HONOLULU (HawaiiNewsNow) - Even though the leaders of the Hawaii Emergency Management Agency have left the team, many are praising them for their dedication to protecting Hawaii – even through the crushing criticism.
Administrator Vern Miyagi and Executive Officer Toby Clairmont both resigned since the missile alert mistake happened in mid-January.
On the day of his resignation, Miyagi reminded residents to "have a plan" and "be safe."
"A true public servant is to remind people what to do. That's how much he cared. That was his mission and I salute him," said Rep. Matt LoPresti (D, Ewa-Hoakalei).
With two experienced leaders gone, some lawmakers see a big gap in an essential agency, and potential difficulty finding qualified replacements when disaster could strike any time.
"It's a huge void and we don't really have time in Hawaii to not have someone in the helm that has the experience and will be able to protect the residents of the state of Hawaii," said Rep. Cynthia Thielen (D, Kailua-Kaneohe).
"We need to take a close look at the department and look at the training and look at the qualifications," said Sen. Donna Mercado Kim (D, Moanalua-Kalihi).
Clairmont told Hawaii News Now the remaining employees of HI-EMA are highly qualified to continue to protect Hawaii.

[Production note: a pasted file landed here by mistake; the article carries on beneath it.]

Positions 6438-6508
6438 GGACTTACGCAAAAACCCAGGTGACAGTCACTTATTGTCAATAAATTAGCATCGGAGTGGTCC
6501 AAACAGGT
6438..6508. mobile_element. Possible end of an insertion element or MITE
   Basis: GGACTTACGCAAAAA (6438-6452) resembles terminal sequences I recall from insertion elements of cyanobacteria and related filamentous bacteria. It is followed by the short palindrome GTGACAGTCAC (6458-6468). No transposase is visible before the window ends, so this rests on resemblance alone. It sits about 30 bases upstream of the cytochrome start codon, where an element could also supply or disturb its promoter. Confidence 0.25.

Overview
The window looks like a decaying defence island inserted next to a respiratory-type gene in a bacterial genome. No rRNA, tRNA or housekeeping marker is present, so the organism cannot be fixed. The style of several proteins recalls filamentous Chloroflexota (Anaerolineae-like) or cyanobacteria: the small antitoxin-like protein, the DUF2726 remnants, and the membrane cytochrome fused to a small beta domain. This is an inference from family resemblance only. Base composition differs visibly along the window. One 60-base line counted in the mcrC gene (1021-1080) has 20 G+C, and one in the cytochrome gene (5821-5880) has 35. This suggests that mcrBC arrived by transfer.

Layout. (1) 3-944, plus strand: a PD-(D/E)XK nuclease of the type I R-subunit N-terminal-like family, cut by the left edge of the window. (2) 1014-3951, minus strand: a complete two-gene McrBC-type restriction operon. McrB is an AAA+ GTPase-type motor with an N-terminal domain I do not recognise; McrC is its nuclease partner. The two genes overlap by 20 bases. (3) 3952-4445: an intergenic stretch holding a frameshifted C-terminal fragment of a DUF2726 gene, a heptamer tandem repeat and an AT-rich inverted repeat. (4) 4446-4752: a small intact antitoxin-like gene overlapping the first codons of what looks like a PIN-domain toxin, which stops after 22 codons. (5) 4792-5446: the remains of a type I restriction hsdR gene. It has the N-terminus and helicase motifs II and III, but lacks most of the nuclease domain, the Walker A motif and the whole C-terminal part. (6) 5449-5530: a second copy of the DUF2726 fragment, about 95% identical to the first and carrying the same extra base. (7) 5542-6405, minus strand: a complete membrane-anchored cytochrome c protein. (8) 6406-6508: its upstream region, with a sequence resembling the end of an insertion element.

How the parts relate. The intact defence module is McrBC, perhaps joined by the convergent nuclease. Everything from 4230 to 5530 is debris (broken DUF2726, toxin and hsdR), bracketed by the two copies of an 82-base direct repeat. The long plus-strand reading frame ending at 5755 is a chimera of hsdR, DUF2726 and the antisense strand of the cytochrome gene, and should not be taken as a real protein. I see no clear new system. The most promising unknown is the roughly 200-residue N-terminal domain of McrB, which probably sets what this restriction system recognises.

"The folks in operations, logistics, telecommunications, they are still there and they know their jobs," he said.
Clairmont added the agency does need more resources.
"The factors that contributed to this event have not yet been fundamentally been changed. The system needs to be more reliable and it can be done," he said.
Major General Arthur J. Logan appointed Brig. Gen. Moses Kaoiwi as the interim administrator until the agency can hire a permanent replacement. He's the Director of Joint Staff of the Hawaii National Guard.
Other disaster preparedness experts say they aren't worried about the transition and believe current leadership will steer the agency in the right direction.
"I'm confident with Gen. Logan and his interim appointee Gen. Kaoiwi. Their experience, their knowledge and having worked with them in the past with different events on the Big Island. It should be seamless," said Darryl Oliveira, former Hawaii County Civil Defense Administrator.